New Jersey officials say a higher percentage of students met or exceeded expectations in the second year of the controversial PARCC standardized exams.
Math and language arts scores improved, according to state Education Commissioner David Hespe, and more students participated in the tests.
“For me, that demonstrates that parents not only saw the value of the information they’re receiving through the PARCC data because it gives them information about their own child’s individual student needs, but they’re becoming comfortable with the format,” Hespe said Tuesday.
Appearing with Hespe at a news conference, Gov. Christie said he was pleased with the improved performance.
“There was a lot of hysteria, as you all remember last year, people calling upon me to cancel the PARCC tests, to not administer them anymore,” he said. “What I said was we have to have patience about this.”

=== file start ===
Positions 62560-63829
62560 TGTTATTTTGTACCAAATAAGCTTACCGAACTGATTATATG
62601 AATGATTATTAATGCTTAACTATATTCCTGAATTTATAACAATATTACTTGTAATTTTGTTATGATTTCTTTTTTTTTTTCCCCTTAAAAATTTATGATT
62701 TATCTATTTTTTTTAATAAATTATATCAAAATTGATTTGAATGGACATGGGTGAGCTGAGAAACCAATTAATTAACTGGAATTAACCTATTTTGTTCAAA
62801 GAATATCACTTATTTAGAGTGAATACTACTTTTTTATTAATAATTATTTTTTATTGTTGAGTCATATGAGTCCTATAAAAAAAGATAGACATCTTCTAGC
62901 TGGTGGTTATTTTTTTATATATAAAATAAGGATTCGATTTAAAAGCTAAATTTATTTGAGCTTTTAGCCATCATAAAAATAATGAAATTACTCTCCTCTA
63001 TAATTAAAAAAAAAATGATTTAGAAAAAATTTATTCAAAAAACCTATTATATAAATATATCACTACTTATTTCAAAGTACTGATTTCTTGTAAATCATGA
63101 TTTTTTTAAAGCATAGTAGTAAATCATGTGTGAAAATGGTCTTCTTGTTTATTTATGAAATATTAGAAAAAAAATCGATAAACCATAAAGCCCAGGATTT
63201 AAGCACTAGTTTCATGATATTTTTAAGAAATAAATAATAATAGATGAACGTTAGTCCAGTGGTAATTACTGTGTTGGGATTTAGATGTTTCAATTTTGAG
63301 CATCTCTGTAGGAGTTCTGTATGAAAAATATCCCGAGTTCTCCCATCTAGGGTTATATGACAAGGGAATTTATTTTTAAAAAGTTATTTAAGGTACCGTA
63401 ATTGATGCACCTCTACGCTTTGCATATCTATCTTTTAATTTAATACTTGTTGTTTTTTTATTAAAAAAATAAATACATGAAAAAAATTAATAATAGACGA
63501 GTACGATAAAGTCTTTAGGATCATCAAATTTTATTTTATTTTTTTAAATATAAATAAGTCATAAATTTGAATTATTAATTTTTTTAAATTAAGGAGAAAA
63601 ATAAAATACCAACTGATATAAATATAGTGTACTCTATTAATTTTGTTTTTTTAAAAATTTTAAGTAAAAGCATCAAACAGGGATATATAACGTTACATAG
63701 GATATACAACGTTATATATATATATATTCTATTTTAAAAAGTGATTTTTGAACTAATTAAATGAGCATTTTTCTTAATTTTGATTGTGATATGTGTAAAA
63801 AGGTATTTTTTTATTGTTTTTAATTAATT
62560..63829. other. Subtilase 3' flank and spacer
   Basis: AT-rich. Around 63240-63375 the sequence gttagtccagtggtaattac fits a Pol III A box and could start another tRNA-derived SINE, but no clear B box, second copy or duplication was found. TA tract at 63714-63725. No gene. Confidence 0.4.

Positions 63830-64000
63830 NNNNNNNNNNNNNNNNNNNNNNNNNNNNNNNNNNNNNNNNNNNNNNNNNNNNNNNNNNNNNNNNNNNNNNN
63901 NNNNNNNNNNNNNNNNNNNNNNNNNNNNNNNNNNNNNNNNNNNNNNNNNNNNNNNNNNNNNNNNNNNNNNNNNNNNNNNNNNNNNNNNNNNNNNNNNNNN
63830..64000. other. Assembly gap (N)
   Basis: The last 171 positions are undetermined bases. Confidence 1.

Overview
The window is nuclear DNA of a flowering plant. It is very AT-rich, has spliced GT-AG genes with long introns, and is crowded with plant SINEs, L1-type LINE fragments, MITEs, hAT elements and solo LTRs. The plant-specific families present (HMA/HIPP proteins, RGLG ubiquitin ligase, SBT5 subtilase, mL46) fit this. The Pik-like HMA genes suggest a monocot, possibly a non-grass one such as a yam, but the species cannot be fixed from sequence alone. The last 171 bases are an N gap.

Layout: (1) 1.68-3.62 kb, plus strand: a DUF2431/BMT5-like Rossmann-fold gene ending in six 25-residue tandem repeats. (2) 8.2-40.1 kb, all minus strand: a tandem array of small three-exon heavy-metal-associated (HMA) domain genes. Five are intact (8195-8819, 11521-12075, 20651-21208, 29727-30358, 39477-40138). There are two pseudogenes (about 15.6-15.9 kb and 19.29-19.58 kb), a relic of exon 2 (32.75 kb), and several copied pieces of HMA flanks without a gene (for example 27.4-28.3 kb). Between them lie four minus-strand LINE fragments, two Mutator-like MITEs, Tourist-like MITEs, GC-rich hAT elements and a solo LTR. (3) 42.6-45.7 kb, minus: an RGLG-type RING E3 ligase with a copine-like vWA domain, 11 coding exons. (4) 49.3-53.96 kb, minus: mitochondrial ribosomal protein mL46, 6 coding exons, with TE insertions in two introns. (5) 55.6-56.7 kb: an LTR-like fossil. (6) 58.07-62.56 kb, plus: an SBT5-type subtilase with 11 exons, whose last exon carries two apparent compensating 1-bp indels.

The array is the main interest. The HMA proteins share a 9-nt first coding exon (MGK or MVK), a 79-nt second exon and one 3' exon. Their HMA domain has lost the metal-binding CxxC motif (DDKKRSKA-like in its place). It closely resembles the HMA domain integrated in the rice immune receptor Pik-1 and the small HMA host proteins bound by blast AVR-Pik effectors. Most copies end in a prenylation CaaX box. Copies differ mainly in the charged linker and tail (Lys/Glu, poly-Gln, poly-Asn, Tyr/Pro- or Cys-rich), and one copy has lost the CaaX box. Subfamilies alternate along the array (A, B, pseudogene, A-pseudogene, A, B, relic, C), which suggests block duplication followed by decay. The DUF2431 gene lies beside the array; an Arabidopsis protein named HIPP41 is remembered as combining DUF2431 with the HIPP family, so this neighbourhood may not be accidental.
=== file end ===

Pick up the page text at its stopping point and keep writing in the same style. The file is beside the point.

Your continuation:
New Jersey Education Association President Wendell Steinhauer said, however, the PARCC exam wastes time and resources for students and schools.
Making it a graduation requirement, as the state board of education is poised to do Wednesday, will disproportionately harm students with disabilities and those living in poverty, the teachers union leader said.